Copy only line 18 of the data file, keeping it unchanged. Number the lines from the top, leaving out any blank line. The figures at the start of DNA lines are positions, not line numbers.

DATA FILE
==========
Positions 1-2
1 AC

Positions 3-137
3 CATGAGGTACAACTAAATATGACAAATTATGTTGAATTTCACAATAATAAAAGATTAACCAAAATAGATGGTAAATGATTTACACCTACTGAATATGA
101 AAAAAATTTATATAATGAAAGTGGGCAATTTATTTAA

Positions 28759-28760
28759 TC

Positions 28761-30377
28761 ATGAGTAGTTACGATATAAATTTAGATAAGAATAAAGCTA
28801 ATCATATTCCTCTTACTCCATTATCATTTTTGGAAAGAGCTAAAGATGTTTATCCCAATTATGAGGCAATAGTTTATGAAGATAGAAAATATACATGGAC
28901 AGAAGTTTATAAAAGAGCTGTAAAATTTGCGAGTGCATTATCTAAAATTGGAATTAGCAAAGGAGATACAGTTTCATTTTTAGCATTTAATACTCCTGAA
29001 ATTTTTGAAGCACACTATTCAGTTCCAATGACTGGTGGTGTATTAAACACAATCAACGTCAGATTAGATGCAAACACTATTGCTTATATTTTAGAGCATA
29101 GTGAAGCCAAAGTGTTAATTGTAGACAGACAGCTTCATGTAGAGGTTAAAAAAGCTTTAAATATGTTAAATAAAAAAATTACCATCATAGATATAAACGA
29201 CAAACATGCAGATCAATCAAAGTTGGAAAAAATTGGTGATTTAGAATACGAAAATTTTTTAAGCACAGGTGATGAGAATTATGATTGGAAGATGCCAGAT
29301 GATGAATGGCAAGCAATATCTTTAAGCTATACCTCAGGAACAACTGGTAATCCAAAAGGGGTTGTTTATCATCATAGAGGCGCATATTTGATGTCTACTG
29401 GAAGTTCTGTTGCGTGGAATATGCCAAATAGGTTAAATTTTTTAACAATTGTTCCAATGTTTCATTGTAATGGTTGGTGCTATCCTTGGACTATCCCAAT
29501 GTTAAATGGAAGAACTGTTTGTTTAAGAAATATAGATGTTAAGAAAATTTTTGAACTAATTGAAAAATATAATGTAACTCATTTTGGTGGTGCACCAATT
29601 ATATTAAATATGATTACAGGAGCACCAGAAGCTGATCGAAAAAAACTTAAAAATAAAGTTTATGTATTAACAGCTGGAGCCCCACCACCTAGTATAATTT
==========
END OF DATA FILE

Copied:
29601 ATATTAAATATGATTACAGGAGCACCAGAAGCTGATCGAAAAAAACTTAAAAATAAAGTTTATGTATTAACAGCTGGAGCCCCACCACCTAGTATAATTT